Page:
In 1895 and 1897 Georg Cantor (1845–1918) published his master works on ordinal and cardinal numbers1. Cantor’s theory of ordinal and cardinal numbers was the culmination of three decades of research on number “aggregates”. Beginning with his paper on the denumerability of infinite sets2, published in 1874, Cantor had built a new theory of the infinite. In this theory a collection of objects, even an infinite collection, is conceived of as a single entity.
KeywordsCardinal Number Continuum Hypothesis Primitive Notion Arbitrary Collection Georg Cantor
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- 1.Beiträge zur Begründung der transfiniten Mengenlehre. (Erster Artikel.) Math. Ann. Vol. 46, 1895, p. 481–512. (Zweiter Artikel) Math. Ann. Vol. 49, 1897, p. 207–246. For an English translation see Cantor, Georg. Contributions to the Founding of the Theory of Transfinite Numbers. Dover Publications, Inc.Google Scholar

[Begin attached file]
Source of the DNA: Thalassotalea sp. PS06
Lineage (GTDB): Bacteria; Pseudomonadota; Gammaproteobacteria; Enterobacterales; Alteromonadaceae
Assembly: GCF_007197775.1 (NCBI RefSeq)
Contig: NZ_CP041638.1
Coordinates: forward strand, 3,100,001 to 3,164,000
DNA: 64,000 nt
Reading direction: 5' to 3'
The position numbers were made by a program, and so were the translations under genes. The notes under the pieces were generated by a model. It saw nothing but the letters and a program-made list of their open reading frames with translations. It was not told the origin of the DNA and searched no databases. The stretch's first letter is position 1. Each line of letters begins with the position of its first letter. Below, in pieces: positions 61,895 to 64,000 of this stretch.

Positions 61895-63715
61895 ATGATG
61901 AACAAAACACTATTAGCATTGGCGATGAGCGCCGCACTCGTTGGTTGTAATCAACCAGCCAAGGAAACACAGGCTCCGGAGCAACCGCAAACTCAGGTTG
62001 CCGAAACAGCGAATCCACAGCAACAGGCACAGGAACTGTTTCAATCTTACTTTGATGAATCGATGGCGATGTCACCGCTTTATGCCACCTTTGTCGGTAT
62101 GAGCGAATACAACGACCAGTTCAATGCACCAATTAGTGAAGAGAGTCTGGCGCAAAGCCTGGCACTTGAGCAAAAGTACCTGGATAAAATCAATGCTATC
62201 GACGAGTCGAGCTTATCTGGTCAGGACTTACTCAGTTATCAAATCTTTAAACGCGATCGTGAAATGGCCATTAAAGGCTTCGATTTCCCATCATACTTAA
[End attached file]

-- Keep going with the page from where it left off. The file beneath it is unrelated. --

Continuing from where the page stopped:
- 2.Über eine Eigenschaft des Inbegriffes aller reellen algebraischen Zahlen. J. Reine Angew. Math. Vol. 77, 1874, p. 258–262. In this paper Cantor proves that the set of all algebraic numbers is denumerable and that the set of all real numbers is not denumerable.Google Scholar
- 3.Atti del IV Congresso Internazionale dei Matematici Roma 1909, Vol. 1, p. 182.Google Scholar
- 5.See What is Cantor’s Continuum Problem? by Kurt Gödel in the Amer. Math. Monthly. Vol. 54 (1947), p. 515–525. A revised and expanded version of this paper is also found in Benacerraf, Paul and Putnam, Hilary. Philosophy of Mathematics Selected Readings. Englewood Cliffs, Prentice-Hall, Inc. 1964.Google Scholar
- 6.Cantor, Georg. Contributions to the Founding of the Theory of Transfinite Numbers. New York: Dover Publications, Inc.Google Scholar
- 8.Cohen, Paul J.: The Independence of the Continuum Hypothesis. Proceedings of the National Academy of Science of the United States of America, Vol. 50, 1963, pp. 1143–1148.Google Scholar